McDonald v. Longley, No. 20-50448 (5th Cir. 2021)Annotate this Case
Plaintiffs, three Texas attorneys, filed suit against officers and directors of the State Bar of Texas under 42 U.S.C. 1983, alleging that the Bar is engaged in political and ideological activities that are not germane to its interests in regulating the legal profession and improving the quality of legal services. Plaintiffs therefore allege that compelling them to join the Bar and subsidize those activities violates their First Amendment rights. The district court granted summary judgment to the Bar.
As a preliminary matter, the Fifth Circuit concluded that the Tax Injunction Act did not strip the district court of jurisdiction where neither membership fees and legal services fees are taxes. On the merits, the court vacated the district court's judgment, concluding that the district court erred in its reading of Lathrop v. Donahue, 367 U.S. 820 (1961), and Keller v. State Bar of California, 496 U.S. 1 (1990), and in its application of Keller's germaneness test on the Bar's activities. The court explained that Lathrop held that lawyers may constitutionally be mandated to join a bar association that solely regulates the legal profession and improves the quality of legal services; Keller identified that Lathrop did not decide whether lawyers may be constitutionally mandated to join a bar association that engages in other, nongermane activities; but Keller did not resolve that question. To determine whether compelling plaintiffs to join a bar that engages in non-germane activities violates their freedom of association, the court must decide (1) whether compelling plaintiffs to join burdens their rights and, (2) if so, whether it is nevertheless justified by a sufficient state interest.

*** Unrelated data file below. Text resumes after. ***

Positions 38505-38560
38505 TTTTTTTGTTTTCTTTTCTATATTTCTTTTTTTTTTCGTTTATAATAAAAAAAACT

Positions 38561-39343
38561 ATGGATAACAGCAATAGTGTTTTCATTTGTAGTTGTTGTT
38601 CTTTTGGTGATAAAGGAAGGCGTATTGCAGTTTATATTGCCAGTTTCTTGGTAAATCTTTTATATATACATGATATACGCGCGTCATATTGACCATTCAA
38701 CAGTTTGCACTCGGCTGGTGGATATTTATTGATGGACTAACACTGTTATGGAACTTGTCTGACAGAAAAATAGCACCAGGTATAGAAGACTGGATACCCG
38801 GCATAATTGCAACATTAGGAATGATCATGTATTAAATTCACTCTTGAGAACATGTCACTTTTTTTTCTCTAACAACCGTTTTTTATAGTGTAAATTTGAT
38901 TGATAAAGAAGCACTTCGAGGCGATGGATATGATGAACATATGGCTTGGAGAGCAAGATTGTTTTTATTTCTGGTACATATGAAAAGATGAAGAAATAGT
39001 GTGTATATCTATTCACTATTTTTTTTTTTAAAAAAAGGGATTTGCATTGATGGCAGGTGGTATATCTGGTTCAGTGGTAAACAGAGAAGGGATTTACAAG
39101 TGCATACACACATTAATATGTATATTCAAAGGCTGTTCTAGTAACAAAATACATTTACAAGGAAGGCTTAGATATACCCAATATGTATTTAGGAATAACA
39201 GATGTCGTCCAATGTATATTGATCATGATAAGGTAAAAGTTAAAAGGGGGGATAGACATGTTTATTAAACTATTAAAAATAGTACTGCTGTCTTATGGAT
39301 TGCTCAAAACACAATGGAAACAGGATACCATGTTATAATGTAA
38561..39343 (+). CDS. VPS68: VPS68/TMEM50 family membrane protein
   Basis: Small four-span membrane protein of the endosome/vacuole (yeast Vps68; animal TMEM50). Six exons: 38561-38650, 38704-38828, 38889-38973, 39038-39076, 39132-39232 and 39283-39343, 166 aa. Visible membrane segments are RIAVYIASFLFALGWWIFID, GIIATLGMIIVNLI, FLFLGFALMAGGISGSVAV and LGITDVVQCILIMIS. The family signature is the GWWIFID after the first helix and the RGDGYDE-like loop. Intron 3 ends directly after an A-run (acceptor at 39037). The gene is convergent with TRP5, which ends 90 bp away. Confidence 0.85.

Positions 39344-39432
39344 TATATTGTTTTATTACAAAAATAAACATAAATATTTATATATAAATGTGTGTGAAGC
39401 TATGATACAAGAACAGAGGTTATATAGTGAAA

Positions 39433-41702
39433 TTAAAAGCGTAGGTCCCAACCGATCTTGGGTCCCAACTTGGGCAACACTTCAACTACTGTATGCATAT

The court explained that plaintiffs are entitled to summary judgment on their freedom-of-association claim if the Bar is in fact engaged in non-germane activities. In this case, the Bar's legislative program is neither entirely germane nor wholly non-germane; the Bar's various diversity initiatives through OMA, though highly ideologically charged, are germane to the purposes identified in Keller; most, but not quite all, of the Bar's activities aimed at aiding the needy are germane; and miscellaneous activities—hosting an annual convention, running CLE programs, and publishing the Texas Bar Journal—are all germane. In sum, the Bar is engaged in non-germane activities, so compelling plaintiffs to join it violates their First Amendment rights. Furthermore, there are multiple other constitutional options. Assuming, arguendo, that plaintiffs can be required to join the Bar, compelling them to subsidize the Bar's non-germane activities violates their freedom of speech. The court also concluded that the Bar's procedures for separating chargeable from non-chargeable expenses is constitutionally inadequate under Chicago Teachers Union, Local No. 1, AFT, AFL-CIO v. Hudson, 475 U.S. 292 (1986).
Accordingly, the court rendered partial summary judgment in favor of plaintiffs and remanded to the district court to determine the full scope of relief to which plaintiffs are entitled. The court additionally reversed the denial of plaintiffs' motion for a preliminary injunction and rendered a preliminary injunction preventing the Bar from requiring plaintiffs to join or pay dues pending completion of the remedies phase.
The court issued a subsequent related opinion or order on July 6, 2021.